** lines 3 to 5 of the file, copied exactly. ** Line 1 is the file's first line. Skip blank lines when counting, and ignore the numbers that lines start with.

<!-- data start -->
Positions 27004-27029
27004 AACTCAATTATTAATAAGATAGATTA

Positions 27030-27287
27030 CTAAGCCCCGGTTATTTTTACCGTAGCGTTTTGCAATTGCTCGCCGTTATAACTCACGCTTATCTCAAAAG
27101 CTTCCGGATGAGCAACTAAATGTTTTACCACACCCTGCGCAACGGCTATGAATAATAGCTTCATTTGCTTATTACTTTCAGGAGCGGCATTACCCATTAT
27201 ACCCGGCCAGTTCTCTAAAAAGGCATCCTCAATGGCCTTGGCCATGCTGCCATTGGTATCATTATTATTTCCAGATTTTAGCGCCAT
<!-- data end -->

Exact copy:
Positions 27030-27287
27030 CTAAGCCCCGGTTATTTTTACCGTAGCGTTTTGCAATTGCTCGCCGTTATAACTCACGCTTATCTCAAAAG
27101 CTTCCGGATGAGCAACTAAATGTTTTACCACACCCTGCGCAACGGCTATGAATAATAGCTTCATTTGCTTATTACTTTCAGGAGCGGCATTACCCATTAT